– 2) 2018 is right around that corner. 2016 may very well leave the Senate in a 50/50 type situation, with who-knows on top, but the following cycle will see the 2012 crop come back up – a crop that started in a 2006 Democrat wave and merely held on while riding Obama reelection coat-tails in 2012.
2018 will see 23 Democrats up for reelection, and only 8 Republicans. That includes no Republican seats that really stand out as being at risk at this time, but Democrats in states that just waved Red everywhere …and 2018 is an off-year election, which Dems constantly complain they cant get their base out to vote in.
2016 may or may not see Republicans have problems. Simple math says yes, as those articles indicate. Looking deeper it is probably a toss up if Dems can manage to rebuild very quickly – a big if. But one thing is for sure, come 2018, Dems are in a position for major pain. And with the House quite possibly being in Republican control for the next few Decades, Dems stand very little chance of holding much of any control for the foreseeable future.
After 2006/2008, Liberal talking-heads liked to talk about the end of the Republican party. Instead, it is their party the country may possibly be watching come to an end. And if the collapse of the Unions continues on its current path, there might be little chance to even begin to stop it (hence their painfully desperate attempt to gain an extreme stronghold in the Hispanic vote. Without it, they have near nothing moving forward)
Besides their dearth of candidates ready to make all those Senate races in 2016, there is an “X” factor the press and Democrats overlook, perhaps willfully.
That is this: Obama is far from done ruining their brand. Blanket amnesty for millions is opposed even by Latino citizens and Democrats. The economy won’t be robust, the workforce still will not have recovered to 2007 participation levels (although private capital investment will rebound if interest rates are allowed to rise).
ISIS isn’t going away, Putin wants more of Ukraine and perhaps other Baltic states, and the mad mullahs will get their nukes, courtesy of Obama.
Democrats better start trashing him hard now, else they will own all these losing policies in 2016.
Toomey is probably toast, and Johnson may have a tough road to defend his seat in a Presidential year in the Great Lakes (unless unions desert Democrats over amnesty, which threatens their jobs and income).
But other than that, the GOP seats seem secure, but lots of Democrats will be vulnerable, too. So the worst case for Republicans in ’16 seems a net -2, maybe not even that.
Unfortunately 2016 isn’t that cut and dry
Mark Kirk, R, Illinois is a goner in a presidential election
Toomey, R, Pennsylvania, as we agree, is quite likely toast
Johnson, R, Wisconsin will have a hard time but may pull it off.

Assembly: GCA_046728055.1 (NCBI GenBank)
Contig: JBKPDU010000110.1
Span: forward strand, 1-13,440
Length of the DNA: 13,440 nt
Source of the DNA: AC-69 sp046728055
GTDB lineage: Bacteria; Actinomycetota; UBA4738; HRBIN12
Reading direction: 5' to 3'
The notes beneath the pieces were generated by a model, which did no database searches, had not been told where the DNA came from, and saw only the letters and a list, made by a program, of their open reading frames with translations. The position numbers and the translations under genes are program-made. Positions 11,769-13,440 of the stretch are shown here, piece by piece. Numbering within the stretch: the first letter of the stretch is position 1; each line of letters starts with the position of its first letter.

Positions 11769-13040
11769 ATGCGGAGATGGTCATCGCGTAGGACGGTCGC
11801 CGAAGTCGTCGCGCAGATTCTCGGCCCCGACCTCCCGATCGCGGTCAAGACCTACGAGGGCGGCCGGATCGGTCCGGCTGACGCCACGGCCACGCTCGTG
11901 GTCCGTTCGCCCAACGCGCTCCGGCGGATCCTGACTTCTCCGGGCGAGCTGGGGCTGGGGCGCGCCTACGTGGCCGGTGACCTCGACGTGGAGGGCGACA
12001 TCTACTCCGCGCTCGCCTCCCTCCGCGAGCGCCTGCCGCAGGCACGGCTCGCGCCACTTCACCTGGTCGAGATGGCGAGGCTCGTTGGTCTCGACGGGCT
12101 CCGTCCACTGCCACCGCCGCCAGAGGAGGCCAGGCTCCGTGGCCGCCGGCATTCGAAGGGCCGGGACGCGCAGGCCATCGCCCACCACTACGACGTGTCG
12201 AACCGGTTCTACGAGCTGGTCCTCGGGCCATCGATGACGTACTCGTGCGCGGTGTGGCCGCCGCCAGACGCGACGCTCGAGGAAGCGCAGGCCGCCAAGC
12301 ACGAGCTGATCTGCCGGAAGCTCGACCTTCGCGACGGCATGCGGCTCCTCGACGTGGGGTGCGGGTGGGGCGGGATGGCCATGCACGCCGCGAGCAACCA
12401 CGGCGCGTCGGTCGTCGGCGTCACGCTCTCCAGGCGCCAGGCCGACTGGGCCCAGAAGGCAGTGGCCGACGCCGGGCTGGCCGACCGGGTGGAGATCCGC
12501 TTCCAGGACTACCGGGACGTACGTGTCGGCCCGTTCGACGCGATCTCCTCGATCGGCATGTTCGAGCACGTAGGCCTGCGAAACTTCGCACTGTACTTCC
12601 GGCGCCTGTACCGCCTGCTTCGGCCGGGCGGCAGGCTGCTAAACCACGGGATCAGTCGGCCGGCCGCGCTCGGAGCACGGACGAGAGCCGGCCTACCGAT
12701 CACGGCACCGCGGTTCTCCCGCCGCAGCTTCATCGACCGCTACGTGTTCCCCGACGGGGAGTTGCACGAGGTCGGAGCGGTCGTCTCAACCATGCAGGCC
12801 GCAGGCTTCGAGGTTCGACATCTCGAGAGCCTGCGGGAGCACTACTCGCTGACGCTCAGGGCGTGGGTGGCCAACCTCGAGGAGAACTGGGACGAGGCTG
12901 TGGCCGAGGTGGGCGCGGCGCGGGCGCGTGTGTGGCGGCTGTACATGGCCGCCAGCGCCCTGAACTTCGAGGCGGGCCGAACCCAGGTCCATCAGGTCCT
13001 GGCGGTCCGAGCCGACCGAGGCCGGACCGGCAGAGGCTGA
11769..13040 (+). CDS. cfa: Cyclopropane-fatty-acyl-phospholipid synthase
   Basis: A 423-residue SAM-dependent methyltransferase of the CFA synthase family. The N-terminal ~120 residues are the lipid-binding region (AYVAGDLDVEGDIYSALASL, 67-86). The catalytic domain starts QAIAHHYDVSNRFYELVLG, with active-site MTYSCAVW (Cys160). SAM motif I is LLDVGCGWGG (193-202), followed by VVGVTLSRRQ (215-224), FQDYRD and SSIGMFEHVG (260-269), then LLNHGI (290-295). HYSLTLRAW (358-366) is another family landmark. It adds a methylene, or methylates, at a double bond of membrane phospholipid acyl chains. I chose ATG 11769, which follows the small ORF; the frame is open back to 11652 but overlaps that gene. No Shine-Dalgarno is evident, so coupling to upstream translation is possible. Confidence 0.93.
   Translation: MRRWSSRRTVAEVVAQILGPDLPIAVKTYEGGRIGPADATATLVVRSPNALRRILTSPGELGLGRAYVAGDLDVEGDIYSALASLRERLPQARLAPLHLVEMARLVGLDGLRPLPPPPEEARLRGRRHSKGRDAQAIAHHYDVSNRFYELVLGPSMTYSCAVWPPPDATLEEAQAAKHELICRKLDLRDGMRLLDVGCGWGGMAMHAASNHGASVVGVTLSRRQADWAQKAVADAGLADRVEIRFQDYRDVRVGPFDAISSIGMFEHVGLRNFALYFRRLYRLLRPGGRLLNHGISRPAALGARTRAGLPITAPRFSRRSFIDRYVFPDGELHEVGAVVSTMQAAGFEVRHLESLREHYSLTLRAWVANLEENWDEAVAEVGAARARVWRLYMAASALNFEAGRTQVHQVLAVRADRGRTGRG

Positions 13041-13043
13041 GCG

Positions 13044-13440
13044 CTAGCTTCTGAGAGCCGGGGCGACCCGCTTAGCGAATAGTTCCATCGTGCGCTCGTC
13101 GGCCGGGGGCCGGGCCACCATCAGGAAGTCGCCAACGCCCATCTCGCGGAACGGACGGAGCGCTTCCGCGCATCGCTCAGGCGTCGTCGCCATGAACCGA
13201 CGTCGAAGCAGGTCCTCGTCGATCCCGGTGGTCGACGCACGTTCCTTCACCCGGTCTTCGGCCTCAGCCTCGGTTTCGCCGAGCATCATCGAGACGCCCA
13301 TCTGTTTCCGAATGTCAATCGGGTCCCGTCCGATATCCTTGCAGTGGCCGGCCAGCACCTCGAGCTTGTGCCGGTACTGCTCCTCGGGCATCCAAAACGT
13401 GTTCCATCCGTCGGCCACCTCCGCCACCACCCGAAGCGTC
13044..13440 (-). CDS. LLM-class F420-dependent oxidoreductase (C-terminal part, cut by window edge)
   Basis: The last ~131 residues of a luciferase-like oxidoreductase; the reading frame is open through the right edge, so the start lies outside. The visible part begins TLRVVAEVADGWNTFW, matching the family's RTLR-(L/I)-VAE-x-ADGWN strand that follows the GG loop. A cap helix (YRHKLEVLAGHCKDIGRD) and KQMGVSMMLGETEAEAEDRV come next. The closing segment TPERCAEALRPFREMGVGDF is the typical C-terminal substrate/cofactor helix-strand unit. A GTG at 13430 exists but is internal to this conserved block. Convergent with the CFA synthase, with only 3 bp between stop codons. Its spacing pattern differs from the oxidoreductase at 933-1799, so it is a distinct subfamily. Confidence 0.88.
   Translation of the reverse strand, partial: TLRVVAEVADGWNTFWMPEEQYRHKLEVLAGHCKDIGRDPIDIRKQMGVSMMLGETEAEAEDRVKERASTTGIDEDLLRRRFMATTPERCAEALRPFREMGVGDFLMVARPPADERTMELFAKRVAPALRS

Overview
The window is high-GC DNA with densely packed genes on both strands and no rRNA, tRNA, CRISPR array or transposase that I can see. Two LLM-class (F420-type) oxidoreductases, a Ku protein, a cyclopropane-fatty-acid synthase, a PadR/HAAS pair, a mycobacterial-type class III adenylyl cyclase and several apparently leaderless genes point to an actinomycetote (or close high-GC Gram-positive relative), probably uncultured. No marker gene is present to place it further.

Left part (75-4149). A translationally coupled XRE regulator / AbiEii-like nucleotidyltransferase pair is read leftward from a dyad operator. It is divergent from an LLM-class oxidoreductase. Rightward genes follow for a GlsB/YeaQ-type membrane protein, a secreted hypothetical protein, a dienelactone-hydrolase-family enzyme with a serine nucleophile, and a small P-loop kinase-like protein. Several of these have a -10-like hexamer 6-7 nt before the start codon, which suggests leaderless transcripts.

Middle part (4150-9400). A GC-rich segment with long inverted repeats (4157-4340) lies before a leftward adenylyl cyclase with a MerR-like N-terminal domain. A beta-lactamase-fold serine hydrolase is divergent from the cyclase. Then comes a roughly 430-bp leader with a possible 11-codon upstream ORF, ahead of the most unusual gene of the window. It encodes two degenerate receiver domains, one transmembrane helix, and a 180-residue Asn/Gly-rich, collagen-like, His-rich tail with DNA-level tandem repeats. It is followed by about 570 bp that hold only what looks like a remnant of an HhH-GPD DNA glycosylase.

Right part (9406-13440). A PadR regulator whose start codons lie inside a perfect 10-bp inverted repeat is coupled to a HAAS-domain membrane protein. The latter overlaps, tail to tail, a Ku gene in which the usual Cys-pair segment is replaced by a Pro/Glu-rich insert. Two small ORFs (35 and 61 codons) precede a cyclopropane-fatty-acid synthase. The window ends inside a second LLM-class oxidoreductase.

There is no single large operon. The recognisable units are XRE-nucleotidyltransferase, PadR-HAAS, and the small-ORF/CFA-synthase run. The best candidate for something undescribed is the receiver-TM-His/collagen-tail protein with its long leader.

Dan Coats, R, Indiana could also end up a victim of a Presidential election if Dems are able to build momentum for the main office
Then we have people like Burr in NC and Blunt in Missouri who could possibly end up in trouble
There is also David Vitters in Louisiana, who has announced he will be running for the departing Jindal’s Gov spot in 2015. That leaves the Senate race with no announced from either side.
Add that to Rubio in a competitive Fla, Ayotte in Blue New Hampshire, Portman in competitive Ohio, Rand Paul who may just have to vacate his Senate seat to run for President/VP from Kentucky, and Chuck Grassley in Iowa who is going to have to retire sometime (where the voters may just choose for him when it is time to go)… Oh, and then there is a certain very unpopular McCain who will be running again in Arz.
On the flip, Republicans realistically only have 2 seats to full out target – Bennet in Col and Reid in NV.
Otherwise maybe another run is made at loony Murray in blue Washington? The only other Dems up are in California, Connecticut, Hawaii, Maryland, New York, Oregon and Vermont. That is not a favorable set of states for Republicans to make waves in, and each Dem incumbent is fairly popular (at least in the area)
I can easily see anything from -1 Rep (lose Pen & Ill, pick up Col) to -8 Rep if things go great for Dems
As far as this:
“Democrats better start trashing him hard now, else they will own all these losing policies in 2016.”
…that’s the beauty of it all, they are between Barack and a hard place!
How well does any Dem candidate think they are going to do with the Black vote if their entire platform starts with “Obama was horrible…,” you know?
I mean, how well did that work for Alice In Blunderland-Grimes, who was not even going *that* hard against Obama, but doing everything possible to brag up her self-identified “Clinton-Democrat” tag? She lost by what, 17% to one of the most unpopular politicians in the country?
A Democrat anti-Obama stance is not a winning one; but neither is a pro-Obama stance! Ahh the beauty of it
AP, Reuters, the WP, and the two Times are also busy writing articles to create friction between the mainstream GOP and Tea Party. They will continue using these and other themes to see which one works best to produce in-fighting or discouragement among party members. After all, it’s their job.
Yes, the Senate is the GOP ‘establishment’s to lose — if we allow them the opportunity to be in charge. Key word here: ‘we.’
This is OUR party. WE fire and hire.
It’s time to do some firing.